Art therapy is being increasingly used as a means to help autistic children communicate. Some researchers have described art as an ideal form of expression for children with autism, as studies have shown that individuals with ASD tend to think in pictures, so using art as a means to expression compliments the way that their minds work. This article will take a look at the different ways in which art therapy can help the emotional and social development of autistic children.
A study in 2017, conducted by art therapist Celine Schweizer, showed that “art therapy could have an effect on reducing behavioral problems of children with autism in specific problem areas, including social communicative behavior, flexibility, and self-image.” In light of these findings, art therapists have found in recent years that regular sessions can help children with ASD to regulate and manage their emotions and interact better with peers and family, it is hugely confidence building and it impacts their lives at school and at home.
Art therapy can begin for children as young as 2 or 3 years old, and the earlier you start, the better. For children with ASD the world can be overwhelming and confusing, so providing them with the means to help them understand the world, problem solve and a way to express their emotions from an early age, provides them with an incredibly useful and valuable intervention to help get them off to a good start in life. This could help reduce the chances of any major social or emotional problem setting in.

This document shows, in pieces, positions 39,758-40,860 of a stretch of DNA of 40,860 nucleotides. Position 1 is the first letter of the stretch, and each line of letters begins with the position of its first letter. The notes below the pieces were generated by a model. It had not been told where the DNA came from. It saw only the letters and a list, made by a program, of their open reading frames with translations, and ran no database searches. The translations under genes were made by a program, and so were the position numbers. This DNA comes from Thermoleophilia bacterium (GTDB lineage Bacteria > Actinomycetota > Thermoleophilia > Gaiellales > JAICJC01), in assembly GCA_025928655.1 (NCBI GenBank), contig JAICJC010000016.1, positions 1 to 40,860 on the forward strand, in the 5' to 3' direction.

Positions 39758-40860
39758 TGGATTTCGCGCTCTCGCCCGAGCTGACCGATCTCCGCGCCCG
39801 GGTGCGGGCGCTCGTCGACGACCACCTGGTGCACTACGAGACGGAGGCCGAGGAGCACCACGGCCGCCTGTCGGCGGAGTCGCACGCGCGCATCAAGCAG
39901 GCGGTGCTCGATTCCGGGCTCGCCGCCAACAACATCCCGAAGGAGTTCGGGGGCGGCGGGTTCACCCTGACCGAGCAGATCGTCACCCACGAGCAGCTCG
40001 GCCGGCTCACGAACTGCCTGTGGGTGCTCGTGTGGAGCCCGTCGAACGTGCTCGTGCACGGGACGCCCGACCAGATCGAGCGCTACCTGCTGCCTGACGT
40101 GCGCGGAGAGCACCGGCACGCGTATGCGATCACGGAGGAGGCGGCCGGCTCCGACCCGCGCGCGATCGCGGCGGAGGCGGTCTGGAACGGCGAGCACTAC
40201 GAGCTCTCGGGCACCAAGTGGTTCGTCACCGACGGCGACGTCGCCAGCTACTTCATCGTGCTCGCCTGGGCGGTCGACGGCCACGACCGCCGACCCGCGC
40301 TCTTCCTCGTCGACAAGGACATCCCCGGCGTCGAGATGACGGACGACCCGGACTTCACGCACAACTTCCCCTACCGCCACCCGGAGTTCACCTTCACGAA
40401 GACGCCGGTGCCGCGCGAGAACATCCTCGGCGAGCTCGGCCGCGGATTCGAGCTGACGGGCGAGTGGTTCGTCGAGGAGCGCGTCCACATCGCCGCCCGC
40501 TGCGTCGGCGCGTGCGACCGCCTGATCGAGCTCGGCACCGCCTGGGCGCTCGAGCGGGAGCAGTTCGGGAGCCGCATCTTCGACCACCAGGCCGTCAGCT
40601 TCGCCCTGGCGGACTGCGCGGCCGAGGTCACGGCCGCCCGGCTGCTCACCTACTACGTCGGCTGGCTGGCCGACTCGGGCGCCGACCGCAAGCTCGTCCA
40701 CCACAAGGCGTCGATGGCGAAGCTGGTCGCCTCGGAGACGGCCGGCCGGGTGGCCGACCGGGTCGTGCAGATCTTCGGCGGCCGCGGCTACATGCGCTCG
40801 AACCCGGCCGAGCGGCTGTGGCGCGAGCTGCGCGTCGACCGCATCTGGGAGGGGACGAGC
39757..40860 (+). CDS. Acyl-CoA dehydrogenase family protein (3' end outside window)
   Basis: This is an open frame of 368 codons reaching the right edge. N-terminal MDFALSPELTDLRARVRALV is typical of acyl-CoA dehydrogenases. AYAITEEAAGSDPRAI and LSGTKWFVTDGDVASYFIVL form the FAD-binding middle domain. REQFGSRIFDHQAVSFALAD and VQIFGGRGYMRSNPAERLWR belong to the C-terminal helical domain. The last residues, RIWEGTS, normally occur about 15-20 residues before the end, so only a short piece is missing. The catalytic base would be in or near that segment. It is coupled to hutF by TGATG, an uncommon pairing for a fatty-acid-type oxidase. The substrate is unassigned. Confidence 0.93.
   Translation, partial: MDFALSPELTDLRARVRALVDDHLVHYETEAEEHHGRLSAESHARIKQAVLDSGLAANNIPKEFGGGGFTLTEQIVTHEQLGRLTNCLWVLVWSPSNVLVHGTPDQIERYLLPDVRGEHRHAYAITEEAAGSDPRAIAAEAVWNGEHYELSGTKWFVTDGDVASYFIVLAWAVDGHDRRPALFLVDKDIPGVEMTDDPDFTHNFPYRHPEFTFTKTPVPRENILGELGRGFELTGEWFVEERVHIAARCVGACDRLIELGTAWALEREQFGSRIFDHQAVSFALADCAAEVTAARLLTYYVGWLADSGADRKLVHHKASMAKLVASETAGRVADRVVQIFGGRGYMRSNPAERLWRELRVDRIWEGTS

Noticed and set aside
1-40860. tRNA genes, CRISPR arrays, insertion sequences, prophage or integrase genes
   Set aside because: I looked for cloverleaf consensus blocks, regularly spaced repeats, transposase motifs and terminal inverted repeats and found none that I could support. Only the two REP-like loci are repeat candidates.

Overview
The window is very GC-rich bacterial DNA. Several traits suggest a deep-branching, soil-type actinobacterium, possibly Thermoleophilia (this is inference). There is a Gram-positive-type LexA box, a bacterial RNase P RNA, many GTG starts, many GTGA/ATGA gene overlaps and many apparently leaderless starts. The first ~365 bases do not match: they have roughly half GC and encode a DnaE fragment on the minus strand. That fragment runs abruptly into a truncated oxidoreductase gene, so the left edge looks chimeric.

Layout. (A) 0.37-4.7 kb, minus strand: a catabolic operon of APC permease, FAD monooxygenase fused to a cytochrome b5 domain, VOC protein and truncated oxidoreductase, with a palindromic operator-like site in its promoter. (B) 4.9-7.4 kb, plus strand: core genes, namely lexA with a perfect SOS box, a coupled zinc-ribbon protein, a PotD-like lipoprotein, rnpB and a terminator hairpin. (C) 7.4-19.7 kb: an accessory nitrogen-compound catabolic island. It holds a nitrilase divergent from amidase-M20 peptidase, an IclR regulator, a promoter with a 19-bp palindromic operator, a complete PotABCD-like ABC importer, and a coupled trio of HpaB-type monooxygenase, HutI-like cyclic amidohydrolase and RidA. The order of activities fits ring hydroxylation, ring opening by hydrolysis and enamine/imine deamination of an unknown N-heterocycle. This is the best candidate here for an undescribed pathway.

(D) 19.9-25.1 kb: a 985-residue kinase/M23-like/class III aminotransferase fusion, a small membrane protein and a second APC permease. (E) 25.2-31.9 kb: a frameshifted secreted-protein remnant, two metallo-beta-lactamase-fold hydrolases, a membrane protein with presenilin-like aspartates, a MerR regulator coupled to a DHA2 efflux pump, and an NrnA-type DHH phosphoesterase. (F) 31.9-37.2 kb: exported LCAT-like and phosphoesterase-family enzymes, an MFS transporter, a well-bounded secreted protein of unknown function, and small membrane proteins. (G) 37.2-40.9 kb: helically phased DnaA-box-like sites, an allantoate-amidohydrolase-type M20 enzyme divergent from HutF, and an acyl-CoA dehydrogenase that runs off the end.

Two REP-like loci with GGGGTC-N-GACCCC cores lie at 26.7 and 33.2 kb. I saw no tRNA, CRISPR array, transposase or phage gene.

Working with sensory aversions
For some children with ASD that have certain sensory aversions the idea of working with paint might make them feel quite uncomfortable. Making patterns on paper with paint is usually a great way to introduce children to painting, however if touching paint is an issue, then using long paint brushes or tennis balls and toy cars to make prints on paper can be an effective way to mitigate this.
Introduce them to a range of materials and styles
Using a range of different art materials and styles and getting children familiar with them, can help with the development of their fine and gross motor skills, it can also help them learn to cope better with more unfamiliar scenarios.
If anything, one of the most valuable outcomes of art therapy for children with ASD, is that it gives them a creative and versatile medium through which they can express their feelings and impressions of the world, And the more art styles and materials they can be introduced to the better as this gives them more scope to work with which will ultimately help aid their development.
The benefits of art therapy for children with ASD are numerous, it can help children practice recognising and managing their emotions in a non-threatening and calm, controlled environment, as well as helping them to learn to interact and work with others by collaborating with one another.
Doing a round robin exercise where a piece of paper is passed around and each child adds something new to the drawing can help children learn how to empathise and relate with one another. In the long term it could even help children start to shape their identity and it could have a positive influence on their future choices.
By Jane Sandwood